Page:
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UIHC rates to increase

BY IAN MURPHY | APRIL 24, 2014 5:00 AM

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The University of Iowa Hospitals and Clinics rates will increase by 6 percent starting July 1.

However, this is only bad news for those who are uninsured.

Ken Fisher, associate vice president of finance for the University of Iowa Hospitals and Clinics, estimated the increase would affect about 2 percent of people who go to the hospital.

He said those who have no health insurance might not be able to pay anyway, regardless of the increase.

“Somebody that’s a self-payer that gets a $100,000 bill isn’t going to pay that,” Fisher said.

The rate increase was determined by contracts with commercial paying partners, as well as competitive rates with other similar hospitals.

Fisher said increasing the rate still puts the hospitals on the lower end of the scale.

The commercial payers, such as insurance companies, negotiate contracts with the hospitals that assume hospitals will increase their rates, Fisher said. Many of the contracts limit rate increases to no more than 6 percent.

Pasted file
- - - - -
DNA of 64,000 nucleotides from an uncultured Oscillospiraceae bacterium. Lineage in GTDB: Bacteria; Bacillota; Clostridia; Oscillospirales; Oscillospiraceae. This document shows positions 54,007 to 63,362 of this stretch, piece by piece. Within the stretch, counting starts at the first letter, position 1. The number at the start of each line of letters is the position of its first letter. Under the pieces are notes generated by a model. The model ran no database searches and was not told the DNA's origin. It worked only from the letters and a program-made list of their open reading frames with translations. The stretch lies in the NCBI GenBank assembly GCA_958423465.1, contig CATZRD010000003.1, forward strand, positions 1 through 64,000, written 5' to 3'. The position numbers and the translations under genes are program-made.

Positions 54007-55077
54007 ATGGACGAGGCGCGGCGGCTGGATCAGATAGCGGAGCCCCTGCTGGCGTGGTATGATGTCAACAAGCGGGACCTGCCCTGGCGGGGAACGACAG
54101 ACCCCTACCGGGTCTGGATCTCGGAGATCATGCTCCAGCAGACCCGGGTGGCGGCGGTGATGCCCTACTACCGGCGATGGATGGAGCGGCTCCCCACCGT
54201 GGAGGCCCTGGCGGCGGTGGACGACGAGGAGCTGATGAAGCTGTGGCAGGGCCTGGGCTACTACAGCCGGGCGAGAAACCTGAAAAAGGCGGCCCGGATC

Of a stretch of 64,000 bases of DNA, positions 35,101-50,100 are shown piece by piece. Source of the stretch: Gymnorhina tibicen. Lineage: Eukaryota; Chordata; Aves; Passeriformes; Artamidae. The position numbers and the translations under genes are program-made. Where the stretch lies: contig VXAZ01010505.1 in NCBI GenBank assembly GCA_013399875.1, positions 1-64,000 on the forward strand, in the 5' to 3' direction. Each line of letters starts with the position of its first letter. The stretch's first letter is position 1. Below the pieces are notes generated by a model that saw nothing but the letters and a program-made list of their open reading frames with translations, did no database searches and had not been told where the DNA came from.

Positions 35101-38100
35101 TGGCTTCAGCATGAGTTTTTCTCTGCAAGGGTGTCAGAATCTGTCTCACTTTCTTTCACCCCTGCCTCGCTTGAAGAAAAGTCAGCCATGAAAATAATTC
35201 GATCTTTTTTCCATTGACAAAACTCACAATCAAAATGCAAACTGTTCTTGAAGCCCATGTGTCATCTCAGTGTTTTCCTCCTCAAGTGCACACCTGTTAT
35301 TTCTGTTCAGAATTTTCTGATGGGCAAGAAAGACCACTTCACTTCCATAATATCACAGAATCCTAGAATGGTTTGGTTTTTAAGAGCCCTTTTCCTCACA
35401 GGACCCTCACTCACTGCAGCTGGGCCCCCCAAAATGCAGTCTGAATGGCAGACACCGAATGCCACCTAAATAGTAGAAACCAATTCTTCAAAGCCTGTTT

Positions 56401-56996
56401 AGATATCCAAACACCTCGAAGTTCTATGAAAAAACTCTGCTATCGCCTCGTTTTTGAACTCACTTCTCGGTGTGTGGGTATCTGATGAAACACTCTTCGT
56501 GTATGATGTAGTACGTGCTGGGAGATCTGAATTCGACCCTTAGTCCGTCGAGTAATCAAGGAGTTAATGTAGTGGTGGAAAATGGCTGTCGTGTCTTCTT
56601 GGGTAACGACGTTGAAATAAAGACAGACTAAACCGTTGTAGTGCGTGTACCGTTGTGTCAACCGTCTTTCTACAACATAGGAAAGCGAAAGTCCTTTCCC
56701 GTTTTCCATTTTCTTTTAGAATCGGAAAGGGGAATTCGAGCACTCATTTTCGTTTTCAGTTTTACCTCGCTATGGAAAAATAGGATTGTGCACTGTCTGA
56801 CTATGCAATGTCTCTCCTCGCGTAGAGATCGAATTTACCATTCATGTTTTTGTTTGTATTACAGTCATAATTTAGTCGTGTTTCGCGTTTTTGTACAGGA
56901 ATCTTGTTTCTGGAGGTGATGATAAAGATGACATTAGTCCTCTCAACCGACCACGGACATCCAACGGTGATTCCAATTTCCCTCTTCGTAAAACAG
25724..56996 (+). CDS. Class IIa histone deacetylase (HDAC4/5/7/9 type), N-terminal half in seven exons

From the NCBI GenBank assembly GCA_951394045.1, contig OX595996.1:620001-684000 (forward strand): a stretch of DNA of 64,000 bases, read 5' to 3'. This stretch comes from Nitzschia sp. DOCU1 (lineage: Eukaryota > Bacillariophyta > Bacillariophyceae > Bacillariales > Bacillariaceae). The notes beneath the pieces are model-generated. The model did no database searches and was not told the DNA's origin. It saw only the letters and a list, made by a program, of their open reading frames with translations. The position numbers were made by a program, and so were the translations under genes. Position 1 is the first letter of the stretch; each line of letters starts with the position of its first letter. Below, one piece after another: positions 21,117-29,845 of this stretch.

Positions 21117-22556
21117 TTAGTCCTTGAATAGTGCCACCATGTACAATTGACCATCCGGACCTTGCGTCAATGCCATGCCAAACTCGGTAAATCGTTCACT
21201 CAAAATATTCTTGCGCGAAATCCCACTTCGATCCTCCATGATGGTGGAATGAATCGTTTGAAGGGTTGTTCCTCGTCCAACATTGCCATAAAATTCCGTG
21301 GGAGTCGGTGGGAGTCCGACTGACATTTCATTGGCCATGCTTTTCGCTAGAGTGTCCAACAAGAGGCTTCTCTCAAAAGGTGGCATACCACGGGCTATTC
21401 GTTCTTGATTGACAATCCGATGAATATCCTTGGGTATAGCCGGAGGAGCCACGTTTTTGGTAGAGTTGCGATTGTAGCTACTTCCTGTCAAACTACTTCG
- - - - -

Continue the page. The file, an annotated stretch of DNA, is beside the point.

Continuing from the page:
“Everybody believes that hospitals are the big piggy bank, and you can just take money from them and be fine,” Fisher said. “If we don’t raise our prices, we won’t raise our revenue.”

The UIHC is expecting an operating margin of 3 percent of the net operating revenue, meaning 3 percent of the charges from patient care and services will be retained as profit for the hospitals.

The rate increase will not affect the University of Iowa Health Alliance, a partnership between UIHC, Mercy Health Network, Mercy Medical Center-Cedar Rapids, and Genesis Health System, which was announced in 2012.

Each of the providers will continue to charge their own rates, said Jean Robillard, UI vice president for Medical Affairs.

Another factor in the increase was competitiveness of the rates.

After adjusting for the variety of cases the UIHC sees and the gross operating revenue received from the number of days a patient stays, the UIHC ranks in the 24th percentile, meaning before expenses to the hospital are factored out.  The hospitals are in the 13th percentile of net revenue after these adjustments. 

Fisher said the rate increase will help pay for $249.5 million in capital projects the hospitals will fund in the fiscal year 2015, $76.5 million of which will be on routine renovation and equipment replacement.

Overall, the hospitals have fallen short on projected revenue through the first three quarters of the fiscal year.  However, Fisher said officials have been able to manage the operating expenses appropriately so the hospitals can make up for the loss in revenue.

“Our finances continue to be strong,” said Ken Yates, the chief executive officer of UIHC.


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